By Chris Casey | University Communications
DENVER—Alzheimer's disease is a "tsunami which will sink us if we don't solve the problem," Dr. Huntington Potter, Ph.D., director of the Alzheimer's Disease Research and Clinical Center at the University of Colorado Anschutz Medical Center, told a large audience at CU Advocacy Day at the state Capitol on Monday.
Potter was keynote speaker at this year's CU Advocacy Day, which drew about 200 participants from across the CU System for a day of reinforcing the university's economic, research and educational impact to those who set policy under the gold dome. The event was hosted by the CU Office of Government Relations and CU Advocates Program and drew lawmakers; several CU Regents; CU President Bruce Benson and his wife, Marcy; Don Elliman, chancellor of CU Denver | Anschutz Medical Campus; Lilly Marks, vice president for health affairs and executive vice chancellor of the Anschutz Medical Campus; and many CU Advocates.
Benson thanked the CU Advocates for participating in the statewide advocacy effort launched about two years ago. He also highlighted CU for Colorado, which brings attention to CU's involvement in hundreds of programs and clinics around the state. "We're doing a lot for the citizens of Colorado, and we want everyone to know about it," Benson said. "I want to thank all of you for what you're doing. These two programs are very, very important to us."
Benson received a special honor from both chambers of the Legislature. Sen. Rollie Heath and Rep. Dickey Lee Hullinghorst led the joint tribute to Benson, who recently became the longest-serving CU president in more than 50 years.
Regent Michael Carrigan began the morning by thanking CU Advocates—a group 2,400 strong and growing— for their service to the university. "The CU Advocates, led exceptionally by Michele McKinney, help (the regents) go out and preach about the way the University of Colorado runs," Carrigan said. "We are four campuses doing great work. We need you to know about the great things CU is doing. Get the word out to elected officials, many of whom are in this building, and in your home communities. Thank you so much for adding your voice to that great chorus."
After receiving an introduction from Sen. Michael Johnston, whose father is battling Alzheimer's, Potter framed the profound scope of the disease. With half of the population expected to get Alzheimer's by the age of 85, it is the nation's top long-term health care issue. "The current cost of Alzheimer's disease to the country is about $200 billion a year," Potter said. "By 2050, Medicare and Medicaid alone will spend $1 trillion a year on Alzheimer's if we don't solve this problem."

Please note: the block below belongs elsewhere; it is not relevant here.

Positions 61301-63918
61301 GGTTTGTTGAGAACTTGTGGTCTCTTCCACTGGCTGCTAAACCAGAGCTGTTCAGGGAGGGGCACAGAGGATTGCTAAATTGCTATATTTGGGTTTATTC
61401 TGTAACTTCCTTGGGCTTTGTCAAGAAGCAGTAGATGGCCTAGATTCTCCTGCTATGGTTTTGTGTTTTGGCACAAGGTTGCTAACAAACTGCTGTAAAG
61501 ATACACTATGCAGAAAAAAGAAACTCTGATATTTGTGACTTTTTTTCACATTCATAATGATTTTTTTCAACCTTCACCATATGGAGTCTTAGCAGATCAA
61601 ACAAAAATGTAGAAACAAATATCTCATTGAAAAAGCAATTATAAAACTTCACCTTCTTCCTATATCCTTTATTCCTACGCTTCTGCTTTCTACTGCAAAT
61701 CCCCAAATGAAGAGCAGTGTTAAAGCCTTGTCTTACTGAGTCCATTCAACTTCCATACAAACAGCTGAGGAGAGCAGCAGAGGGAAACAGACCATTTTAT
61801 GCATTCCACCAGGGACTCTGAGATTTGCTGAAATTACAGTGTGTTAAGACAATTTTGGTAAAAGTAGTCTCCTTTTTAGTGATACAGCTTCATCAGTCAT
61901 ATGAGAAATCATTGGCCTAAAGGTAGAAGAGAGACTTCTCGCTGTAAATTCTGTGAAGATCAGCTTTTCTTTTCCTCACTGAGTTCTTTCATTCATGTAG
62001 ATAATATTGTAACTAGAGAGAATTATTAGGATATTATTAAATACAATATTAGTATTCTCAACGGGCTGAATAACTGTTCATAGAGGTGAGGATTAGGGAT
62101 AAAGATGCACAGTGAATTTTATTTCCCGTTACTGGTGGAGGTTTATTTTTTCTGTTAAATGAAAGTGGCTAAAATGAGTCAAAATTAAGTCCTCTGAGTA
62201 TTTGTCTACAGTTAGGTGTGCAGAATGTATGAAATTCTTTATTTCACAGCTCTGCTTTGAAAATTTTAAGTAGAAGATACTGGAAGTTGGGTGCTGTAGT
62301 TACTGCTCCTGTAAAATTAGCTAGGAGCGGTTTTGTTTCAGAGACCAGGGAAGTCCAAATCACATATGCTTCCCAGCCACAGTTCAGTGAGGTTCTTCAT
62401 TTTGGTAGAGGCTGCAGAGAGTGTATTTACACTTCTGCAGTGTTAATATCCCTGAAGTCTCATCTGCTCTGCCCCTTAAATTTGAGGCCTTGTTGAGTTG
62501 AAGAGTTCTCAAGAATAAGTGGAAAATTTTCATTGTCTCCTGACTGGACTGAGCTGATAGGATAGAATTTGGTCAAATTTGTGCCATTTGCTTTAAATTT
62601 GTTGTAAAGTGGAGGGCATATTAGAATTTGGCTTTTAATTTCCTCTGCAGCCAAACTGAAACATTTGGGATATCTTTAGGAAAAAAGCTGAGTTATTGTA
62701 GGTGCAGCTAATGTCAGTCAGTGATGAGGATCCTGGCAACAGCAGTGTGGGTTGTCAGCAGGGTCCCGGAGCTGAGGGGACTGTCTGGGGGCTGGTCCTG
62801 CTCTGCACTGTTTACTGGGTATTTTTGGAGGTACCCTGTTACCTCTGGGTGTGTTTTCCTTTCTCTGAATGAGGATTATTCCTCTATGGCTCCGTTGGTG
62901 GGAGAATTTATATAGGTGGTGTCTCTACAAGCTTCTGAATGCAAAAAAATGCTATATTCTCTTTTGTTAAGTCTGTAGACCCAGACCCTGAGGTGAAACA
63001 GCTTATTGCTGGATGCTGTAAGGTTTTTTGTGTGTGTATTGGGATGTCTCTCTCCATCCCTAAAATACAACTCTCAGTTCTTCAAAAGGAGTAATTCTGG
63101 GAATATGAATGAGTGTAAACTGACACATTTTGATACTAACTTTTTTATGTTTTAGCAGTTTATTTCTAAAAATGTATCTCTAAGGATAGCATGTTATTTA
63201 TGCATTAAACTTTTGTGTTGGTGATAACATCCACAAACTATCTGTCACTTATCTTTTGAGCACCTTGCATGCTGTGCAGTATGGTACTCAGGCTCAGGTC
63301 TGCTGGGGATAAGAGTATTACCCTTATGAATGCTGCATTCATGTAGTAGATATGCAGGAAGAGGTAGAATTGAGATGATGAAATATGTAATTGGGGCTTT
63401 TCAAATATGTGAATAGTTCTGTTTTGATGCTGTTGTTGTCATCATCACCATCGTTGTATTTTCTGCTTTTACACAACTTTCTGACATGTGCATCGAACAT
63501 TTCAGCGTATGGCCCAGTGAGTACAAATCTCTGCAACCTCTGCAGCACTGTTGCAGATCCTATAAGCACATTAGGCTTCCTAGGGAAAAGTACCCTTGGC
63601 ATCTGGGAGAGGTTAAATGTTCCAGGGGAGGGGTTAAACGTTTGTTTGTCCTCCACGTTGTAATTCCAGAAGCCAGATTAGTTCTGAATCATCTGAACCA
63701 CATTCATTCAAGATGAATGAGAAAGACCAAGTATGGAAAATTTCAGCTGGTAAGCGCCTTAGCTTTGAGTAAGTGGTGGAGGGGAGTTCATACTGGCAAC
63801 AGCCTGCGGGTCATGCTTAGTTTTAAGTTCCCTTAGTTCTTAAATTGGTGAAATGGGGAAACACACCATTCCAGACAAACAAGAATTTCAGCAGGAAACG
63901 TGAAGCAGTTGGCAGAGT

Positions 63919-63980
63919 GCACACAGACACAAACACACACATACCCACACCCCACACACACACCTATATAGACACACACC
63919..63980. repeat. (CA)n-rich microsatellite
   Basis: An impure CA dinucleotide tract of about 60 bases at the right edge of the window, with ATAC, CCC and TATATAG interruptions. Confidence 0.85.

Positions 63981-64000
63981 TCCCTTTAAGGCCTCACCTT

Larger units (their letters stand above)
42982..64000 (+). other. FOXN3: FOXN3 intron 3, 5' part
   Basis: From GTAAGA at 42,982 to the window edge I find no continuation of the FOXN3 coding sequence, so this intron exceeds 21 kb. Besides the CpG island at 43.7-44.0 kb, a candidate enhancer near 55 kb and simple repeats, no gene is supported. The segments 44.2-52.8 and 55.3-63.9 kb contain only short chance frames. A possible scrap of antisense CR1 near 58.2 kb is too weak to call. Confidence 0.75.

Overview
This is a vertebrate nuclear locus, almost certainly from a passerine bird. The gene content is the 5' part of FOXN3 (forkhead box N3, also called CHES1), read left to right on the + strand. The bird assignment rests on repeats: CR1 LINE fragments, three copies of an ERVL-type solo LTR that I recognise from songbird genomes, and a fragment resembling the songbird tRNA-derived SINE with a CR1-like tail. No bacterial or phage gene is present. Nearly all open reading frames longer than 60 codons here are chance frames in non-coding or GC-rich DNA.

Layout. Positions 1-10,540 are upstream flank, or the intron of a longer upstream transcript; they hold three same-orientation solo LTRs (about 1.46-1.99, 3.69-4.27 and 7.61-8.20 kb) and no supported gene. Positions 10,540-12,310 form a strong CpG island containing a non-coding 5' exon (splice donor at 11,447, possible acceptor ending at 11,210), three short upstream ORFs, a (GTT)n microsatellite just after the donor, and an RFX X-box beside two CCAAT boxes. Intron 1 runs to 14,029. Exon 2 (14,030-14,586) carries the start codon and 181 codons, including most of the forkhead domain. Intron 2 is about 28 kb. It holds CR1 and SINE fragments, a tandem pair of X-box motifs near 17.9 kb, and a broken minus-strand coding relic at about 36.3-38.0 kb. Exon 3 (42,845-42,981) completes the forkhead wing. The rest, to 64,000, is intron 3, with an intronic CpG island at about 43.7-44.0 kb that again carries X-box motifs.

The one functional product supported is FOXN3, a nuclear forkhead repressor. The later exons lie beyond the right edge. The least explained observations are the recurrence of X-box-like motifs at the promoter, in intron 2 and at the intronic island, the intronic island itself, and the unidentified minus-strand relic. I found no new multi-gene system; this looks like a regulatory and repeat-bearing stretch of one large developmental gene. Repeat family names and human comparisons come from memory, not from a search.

Potter explained the research and clinical trials occurring at CU, which is helped by collaborations between the School of Medicine's Department of Neurology, the Alzheimer's Disease Research and Clinical Center, the Memory and Dementia Clinic, and the Linda Crnic Institute for Down Syndrome. CU Anschutz is an international leader in research into the connections between Alzheimer's disease and Down syndrome.
"That is one of the reasons why the university is such an important place (for research)," Potter said. "If you have collaboration between different groups of scientists, people working on rheumatoid arthritis, people working on cancer, Down syndrome, Alzheimer's disease—talking and working together—they're much more likely to get something good out of it."
Potter said the university is applying for a National Institutes of Health grant of about $1 million per year for five years to ensure that CU Anschutz becomes home of one of the nation's federally designated Alzheimer's disease research centers. Currently, the Rocky Mountain and Midwest regions lack such a center. "People have stood up and said they think this is important and what we hope now is that we can expand this (fundraising) to other donors, especially the Legislature, because they represent all Coloradans, and they're the ones who are going to benefit from the center."
Three legislators—Reps. Kevin Priola and Mark Waller and Sen. Andy Kerr, who is a co-sponsor of SB1, which aims to add more than $100 million of reinvestment to higher education and restore a 6 percent cap on tuition rate increases—spoke to the CU group in the Old Supreme Court Chambers of the Capitol. The legislative contingent was introduced by Tanya Kelly-Bowry, vice president, CU Office of Government Relations.
Priola, an alumnus of CU-Boulder, said he works to point out to his statehouse colleagues "what a strong economic driver the University of Colorado is for the entire state and region. It's a precious gift and we have to not just maintain it but we need to strengthen it going forward."
Waller, House Minority leader in 2013, noted that he was the first person in his family to go to college. "Our responsibility as government officials is to create equal opportunity for individuals, and I know that higher education does that for people in this state."
(Cathy Beuten, CU System multimedia editor, contributed to this report.)
(Photo: Dr. Huntington Potter, Department of Neurology, CU School of Medicine, talks about Alzheimer's disease research during CU at the Capitol day on March 17).